Paterson Top Stories

Survivors, Loved Ones Speak Out at 16th Annual Candlelight Vigil

Victim's photo with candle Credits: Carol Dobbins
An emotional survivor Credits: Carol Dobbins
Survivors gather to remember those lost Credits: Carol Dobbins
Domestic violence survivor Simone Sheila Oliver tells her story Credits: Carol Dobbins
Simone Sheila Oliver with her husband at the vigil Credits: Carol Dobbins
Takeem Dean remembers Percival Williams Credits: Carol Dobbins
Patricia Major Hill thanks Ernie Mezey of the Prosecutor's Office Credits: Carol Dobbins
Patricia Major Hill looks at her son's photo on the victims wall. Credits: Carol Dobbins
Reading victims' names are Passaic County Prosecutor Camelia Valdes, Kilbert Boreland, and Carmeta Vidal Parkes Credits: Carol Dobbins
A grandmother and her granddaughter listen as the names are read Credits: Carol Dobbins
Gladys Reed lost her son to gun violence two years ago Credits: Carol Dobbins
Stories of crime and violence were shared by grieving families at the 16th Annual Candle Light Vigil Sunday afternoon. Credits: Carol Dobbins
Stories of crime and violence were shared by grieving families at the 16th Annual Candle Light Vigil Sunday afternoon. Credits: Carol Dobbins
Stories of crime and violence were shared by grieving families at the 16th Annual Candle Light Vigil Sunday afternoon. Credits: Carol Dobbins
Stories of crime and violence were shared by grieving families at the 16th Annual Candle Light Vigil Sunday afternoon. Credits: Carol Dobbins
Stories of crime and violence were shared by grieving families at the 16th Annual Candle Light Vigil Sunday afternoon. Credits: Carol Dobbins
Erika Plaza tells her story with her son at her side   Credits: Carol Dobbins

PATERSON, NJ - Stories of crime and violence were shared by grieving families at the 16th Annual Candle Light Vigil Sunday afternoon. Hosted by the Victim Witness Advocacy, survivors packed the Passaic County Community College auditorium to talk, share, and heal.

Death by Auto

On Dec. 14, 2011, Samuel Navarro was killed by a hit and run driver.

“It was an accident, I accept that,” said Navarro’s widow, Erika Plaza, who is the mother of three boys. “What hurts is that (the driver) left the scene. At least if he would have stayed maybe Sammy would have had something to say. That didn’t happen because he just left him there. If you hit a dog you stop ... but he didn’t stop for Sammy. He kept on going. I believe in the prosecutors, justice, but I believe in something that is real big: God and faith.”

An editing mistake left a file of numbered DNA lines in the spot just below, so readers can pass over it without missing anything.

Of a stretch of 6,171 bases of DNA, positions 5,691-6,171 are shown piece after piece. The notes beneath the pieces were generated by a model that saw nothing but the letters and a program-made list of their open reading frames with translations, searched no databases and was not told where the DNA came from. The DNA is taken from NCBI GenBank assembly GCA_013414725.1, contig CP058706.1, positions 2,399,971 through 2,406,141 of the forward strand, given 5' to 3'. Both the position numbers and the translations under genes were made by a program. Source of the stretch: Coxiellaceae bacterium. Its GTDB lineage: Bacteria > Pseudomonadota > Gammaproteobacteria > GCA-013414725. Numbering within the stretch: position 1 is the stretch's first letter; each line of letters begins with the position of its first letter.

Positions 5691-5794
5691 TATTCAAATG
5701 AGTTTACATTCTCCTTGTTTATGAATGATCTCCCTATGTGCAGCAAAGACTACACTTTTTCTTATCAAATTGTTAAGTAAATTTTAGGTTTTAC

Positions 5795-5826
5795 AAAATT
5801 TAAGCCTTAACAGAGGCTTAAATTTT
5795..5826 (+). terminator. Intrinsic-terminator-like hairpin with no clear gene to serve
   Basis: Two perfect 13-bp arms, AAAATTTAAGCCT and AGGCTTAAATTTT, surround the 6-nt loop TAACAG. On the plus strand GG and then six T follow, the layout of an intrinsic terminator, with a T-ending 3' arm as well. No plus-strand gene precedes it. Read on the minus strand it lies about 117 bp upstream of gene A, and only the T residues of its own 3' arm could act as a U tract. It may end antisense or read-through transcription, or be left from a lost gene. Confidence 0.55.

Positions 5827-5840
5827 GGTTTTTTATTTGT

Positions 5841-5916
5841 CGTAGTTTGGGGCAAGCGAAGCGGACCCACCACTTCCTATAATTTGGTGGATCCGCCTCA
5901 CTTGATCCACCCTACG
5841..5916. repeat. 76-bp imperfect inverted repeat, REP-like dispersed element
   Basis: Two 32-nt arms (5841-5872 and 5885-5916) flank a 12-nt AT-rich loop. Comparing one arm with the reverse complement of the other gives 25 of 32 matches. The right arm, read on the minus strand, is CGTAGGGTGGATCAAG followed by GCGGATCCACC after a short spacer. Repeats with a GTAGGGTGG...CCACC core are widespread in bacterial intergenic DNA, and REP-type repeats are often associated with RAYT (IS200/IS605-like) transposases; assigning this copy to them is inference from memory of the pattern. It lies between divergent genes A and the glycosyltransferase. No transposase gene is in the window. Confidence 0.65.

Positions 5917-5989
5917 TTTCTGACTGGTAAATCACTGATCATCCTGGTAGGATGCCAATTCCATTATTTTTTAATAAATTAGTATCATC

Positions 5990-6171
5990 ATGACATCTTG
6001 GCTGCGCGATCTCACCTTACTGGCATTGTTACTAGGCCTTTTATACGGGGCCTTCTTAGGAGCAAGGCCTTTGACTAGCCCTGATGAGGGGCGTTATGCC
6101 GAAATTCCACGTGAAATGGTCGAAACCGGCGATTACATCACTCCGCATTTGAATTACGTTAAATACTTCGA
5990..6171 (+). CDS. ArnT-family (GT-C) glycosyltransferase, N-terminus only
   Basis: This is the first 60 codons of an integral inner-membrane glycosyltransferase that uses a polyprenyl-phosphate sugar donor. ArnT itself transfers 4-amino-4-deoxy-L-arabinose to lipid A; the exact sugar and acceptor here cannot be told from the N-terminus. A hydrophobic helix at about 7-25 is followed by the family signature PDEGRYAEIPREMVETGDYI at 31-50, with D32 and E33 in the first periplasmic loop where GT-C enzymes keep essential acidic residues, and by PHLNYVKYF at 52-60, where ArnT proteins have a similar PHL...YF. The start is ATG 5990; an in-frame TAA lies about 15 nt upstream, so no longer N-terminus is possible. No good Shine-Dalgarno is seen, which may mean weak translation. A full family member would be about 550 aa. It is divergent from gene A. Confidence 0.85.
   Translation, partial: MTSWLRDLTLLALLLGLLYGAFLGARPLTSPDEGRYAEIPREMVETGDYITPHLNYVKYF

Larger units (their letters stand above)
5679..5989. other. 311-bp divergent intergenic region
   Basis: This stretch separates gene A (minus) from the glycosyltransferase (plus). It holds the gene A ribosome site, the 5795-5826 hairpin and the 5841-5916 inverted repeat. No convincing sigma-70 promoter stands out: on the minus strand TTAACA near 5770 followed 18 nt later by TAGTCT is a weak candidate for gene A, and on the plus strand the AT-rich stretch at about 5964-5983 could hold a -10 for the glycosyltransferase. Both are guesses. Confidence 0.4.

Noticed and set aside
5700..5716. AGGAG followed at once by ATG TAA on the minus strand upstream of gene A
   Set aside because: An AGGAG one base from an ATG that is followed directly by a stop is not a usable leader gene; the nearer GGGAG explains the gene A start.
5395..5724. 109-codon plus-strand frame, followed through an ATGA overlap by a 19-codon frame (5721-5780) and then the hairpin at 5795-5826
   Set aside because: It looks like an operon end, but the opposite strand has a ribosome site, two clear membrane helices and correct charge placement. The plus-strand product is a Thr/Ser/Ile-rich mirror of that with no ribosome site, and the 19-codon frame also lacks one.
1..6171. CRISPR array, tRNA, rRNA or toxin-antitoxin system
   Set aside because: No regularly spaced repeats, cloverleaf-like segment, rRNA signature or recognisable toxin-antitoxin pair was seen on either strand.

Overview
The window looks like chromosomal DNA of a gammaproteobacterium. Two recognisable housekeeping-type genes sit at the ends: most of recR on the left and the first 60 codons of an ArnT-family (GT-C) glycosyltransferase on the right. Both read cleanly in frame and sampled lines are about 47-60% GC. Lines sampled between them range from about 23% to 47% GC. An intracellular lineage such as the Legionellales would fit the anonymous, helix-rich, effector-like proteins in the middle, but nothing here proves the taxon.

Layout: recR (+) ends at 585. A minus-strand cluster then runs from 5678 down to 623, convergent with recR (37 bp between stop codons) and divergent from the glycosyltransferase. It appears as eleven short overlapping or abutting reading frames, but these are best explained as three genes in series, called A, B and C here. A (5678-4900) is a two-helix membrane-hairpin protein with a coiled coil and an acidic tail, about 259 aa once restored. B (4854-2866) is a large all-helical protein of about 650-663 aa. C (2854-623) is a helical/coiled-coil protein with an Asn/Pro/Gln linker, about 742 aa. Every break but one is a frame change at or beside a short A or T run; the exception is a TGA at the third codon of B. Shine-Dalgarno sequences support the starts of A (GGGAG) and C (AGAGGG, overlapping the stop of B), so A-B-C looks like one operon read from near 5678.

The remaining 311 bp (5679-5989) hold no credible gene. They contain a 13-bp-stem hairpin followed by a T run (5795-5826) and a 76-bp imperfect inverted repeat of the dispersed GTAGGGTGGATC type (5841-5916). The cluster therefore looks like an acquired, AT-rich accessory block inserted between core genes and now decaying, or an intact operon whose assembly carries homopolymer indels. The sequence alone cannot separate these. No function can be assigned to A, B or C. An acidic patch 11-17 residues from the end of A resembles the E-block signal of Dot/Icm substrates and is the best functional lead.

Gun Violence

19-year-old Percival Williams died in November 2009, trying to help a friend who had been attacked. “He died,”  his uncle, Takeem Dean, remembers hearing in the emergency room. “Why did he die? Where did I go wrong?” he questioned.

While sitting through the trial daily with his family, Dean’s answers were in his court remarks and “Blood
for blood was not going to bring him back.” Percival’s killer received 10 years in prison, with two already served.

Domestic Violence

Indicted after brutally stabbing his victim 26 times, during a four-week trial Rev. Edward Fairley decided to represent himself. After his unsuccessful cross examination of Simmone Oliver, his ex-girlfriend and victim, Fairley was found guilty. He was sentenced March 22, 2013 to 21 years in prison.

“When I first met Simone, she could not walk or write or feed or dress herself, but despite her obvious and debilitating injuries, it was apparent to me that I was in the presence of a woman who exhibited exceptional poise and faith” said Passaic County’s Chief Assistant Prosecutor. “The truth is my story is really not a unique one, it’s the story of so many women who slipped through the cracks, fall by the wayside, are ignored and savagely silenced,” Oliver said about her near-death experience. “We live in a world where beautiful and terrible things happen. It doesn’t matter who you are, what you own, where you live or who you know, affliction is part in parcel of the human experience. History does not have to interfere with your destiny.”

Having faith and the will to live, Oliver decided she would not let “that man” write her story. “Every day when I see the scars on my neck and torso, I know that I am alive, and I decide how my story ends.”

During the solemn tribute, music by WPU’s Choir and Ricky Delgardo, and powerful words of strength from supporters were comforting. Emotions were deep as more than 87 crime victims’ names were read. Left with the burden of mourning without answers, sobs could be heard as lit memorial candles flickered in darkness. For those who could not forget, faces of loved ones lost were remembered on a wall of memories.

“It’s not just a picture, we are trying to learn to live and get over it. Each parents hopes their child will bury them, not a parent bury a child,” said Patricia Major Hill, whose son Vernon Lamont Major was shot in April 1992.

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